It does this by supplying insulin, which essentially converts the glycogen to fat.

Now if glycogen can be converted to fat, then it makes sense to see that fat can be converted to glycogen.

So there are two potential sources of fuel (fat and complex carbohydrates).  If we have sufficient complex carbohydrates on board, our glycogen levels never get too high, and the body simply breaks down the complex carbohydrates as required, and fat doesn’t enter into the picture.

So in an ideal world we’d all eat food which was low in sugar and high in complex carbohydrates.

But in the real world that doesn’t happen of course – we eat too much sugar, it gets converted to fat, and we put on weight.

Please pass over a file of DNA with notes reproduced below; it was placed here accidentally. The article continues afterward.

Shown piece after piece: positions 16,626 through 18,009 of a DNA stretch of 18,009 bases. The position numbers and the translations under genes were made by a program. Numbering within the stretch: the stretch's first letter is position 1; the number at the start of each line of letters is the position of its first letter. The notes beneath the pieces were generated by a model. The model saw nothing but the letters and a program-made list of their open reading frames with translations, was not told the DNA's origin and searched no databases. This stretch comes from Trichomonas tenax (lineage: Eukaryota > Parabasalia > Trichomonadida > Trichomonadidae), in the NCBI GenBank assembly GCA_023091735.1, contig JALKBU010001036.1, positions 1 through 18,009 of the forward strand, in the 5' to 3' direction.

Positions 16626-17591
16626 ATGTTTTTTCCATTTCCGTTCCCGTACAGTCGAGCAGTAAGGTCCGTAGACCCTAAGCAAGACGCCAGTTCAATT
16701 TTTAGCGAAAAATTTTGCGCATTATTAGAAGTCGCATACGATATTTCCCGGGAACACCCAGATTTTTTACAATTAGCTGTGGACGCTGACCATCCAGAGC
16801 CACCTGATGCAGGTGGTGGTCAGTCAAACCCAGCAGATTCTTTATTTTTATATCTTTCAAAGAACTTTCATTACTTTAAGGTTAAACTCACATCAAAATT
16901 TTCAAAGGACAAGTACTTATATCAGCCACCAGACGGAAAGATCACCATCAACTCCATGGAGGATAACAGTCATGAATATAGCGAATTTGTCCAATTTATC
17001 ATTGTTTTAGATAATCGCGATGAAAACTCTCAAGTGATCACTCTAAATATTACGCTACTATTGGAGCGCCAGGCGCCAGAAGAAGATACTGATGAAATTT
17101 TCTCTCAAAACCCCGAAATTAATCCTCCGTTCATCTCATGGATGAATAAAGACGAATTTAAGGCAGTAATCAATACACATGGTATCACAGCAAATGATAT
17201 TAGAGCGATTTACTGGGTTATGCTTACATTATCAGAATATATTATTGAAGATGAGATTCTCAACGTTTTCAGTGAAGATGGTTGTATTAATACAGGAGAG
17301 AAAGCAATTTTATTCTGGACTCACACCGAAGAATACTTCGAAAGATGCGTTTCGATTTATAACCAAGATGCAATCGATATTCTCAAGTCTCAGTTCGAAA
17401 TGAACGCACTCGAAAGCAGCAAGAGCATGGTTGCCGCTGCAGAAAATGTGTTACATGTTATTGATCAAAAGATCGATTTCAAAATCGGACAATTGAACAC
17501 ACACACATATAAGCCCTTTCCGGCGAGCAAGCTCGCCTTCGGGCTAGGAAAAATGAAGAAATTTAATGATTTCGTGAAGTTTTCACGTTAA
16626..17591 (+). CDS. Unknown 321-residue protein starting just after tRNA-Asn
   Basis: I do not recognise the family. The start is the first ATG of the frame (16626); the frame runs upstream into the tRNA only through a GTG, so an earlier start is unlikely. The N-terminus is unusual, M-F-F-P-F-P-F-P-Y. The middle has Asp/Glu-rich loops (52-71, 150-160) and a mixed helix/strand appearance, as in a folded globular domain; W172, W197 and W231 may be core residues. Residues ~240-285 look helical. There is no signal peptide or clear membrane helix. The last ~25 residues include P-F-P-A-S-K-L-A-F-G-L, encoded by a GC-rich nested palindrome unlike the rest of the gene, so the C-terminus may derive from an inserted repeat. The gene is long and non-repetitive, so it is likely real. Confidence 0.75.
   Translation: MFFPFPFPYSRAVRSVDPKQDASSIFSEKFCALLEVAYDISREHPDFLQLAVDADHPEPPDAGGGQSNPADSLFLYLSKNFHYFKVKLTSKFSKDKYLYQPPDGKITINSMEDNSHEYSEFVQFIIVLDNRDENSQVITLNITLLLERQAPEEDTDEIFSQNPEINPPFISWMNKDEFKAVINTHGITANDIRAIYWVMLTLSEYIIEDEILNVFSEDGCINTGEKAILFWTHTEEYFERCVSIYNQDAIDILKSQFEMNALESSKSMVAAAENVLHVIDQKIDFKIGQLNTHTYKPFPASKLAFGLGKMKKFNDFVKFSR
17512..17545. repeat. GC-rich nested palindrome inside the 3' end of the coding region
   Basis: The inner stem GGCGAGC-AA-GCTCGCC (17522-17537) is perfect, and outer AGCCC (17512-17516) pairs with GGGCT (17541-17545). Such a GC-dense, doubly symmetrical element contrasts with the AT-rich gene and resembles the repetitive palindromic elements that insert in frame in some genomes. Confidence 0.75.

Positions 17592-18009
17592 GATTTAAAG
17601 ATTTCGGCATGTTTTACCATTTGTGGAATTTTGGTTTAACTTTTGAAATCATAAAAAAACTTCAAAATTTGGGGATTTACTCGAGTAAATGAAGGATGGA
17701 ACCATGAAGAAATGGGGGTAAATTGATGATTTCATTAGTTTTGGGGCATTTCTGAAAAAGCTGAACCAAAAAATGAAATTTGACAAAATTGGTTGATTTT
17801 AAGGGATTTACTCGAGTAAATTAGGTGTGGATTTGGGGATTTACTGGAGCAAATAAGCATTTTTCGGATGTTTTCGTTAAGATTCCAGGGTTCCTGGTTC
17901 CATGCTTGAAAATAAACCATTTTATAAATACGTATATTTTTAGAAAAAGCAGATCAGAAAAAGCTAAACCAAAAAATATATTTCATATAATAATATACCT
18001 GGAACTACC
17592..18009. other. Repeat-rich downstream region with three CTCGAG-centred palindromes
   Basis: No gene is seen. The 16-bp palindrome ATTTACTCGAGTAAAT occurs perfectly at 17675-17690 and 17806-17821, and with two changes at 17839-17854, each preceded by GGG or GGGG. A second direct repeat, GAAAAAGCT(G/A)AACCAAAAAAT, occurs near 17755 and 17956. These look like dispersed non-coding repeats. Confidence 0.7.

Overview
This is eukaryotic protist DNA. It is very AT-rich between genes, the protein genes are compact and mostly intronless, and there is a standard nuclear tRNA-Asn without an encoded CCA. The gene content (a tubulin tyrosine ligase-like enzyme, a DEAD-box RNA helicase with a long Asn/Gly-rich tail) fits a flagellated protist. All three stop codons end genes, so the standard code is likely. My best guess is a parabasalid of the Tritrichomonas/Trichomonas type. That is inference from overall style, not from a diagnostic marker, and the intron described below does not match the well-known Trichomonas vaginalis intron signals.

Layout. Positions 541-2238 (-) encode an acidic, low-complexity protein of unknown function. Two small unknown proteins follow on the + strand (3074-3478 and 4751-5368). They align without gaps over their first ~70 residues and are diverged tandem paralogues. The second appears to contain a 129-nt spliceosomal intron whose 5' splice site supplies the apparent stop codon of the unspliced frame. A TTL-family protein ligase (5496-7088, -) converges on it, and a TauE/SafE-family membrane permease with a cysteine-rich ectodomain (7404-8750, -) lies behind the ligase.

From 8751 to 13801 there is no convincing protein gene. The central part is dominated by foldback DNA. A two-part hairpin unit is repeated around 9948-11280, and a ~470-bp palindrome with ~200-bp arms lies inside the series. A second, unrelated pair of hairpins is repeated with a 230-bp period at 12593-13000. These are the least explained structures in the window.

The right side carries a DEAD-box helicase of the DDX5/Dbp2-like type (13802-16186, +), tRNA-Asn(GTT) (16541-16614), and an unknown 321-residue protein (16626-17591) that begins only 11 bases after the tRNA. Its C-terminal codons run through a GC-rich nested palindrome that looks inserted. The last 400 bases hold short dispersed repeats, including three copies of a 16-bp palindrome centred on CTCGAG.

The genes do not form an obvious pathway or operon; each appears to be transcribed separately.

So how do we get rid of the fat, and cause it to be broken down?

More tomorrow.

 

Carbohydrates and Sulphuric Acid (or How to Dehydrate Carbohydrates)

One of the more spectacular chemical demonstrations getting around is sulphuric added to sugar.

What on earth happened? Suddenly out of the pristine white sugar we see a hideous black hissing column rising, like something out of a horror movie.

Well, as it happens, sulphuric acid is very dry.  It may seem and odd thing to say about a liquid, but concentrated sulphuric acid is only about 2% water.  It is a thick (kind of like runny honey) clear, odourless liquid.  If you get it on your skin it burns like hell, but the reason is not quite what you think.

All it’s doing is reacting with the water in your skin.  Because it is so dry, it gets very excited when it encounters some water and this makes it very hot.  As a matter of fact when handling sulphuric acid, students are often taught a rhyme: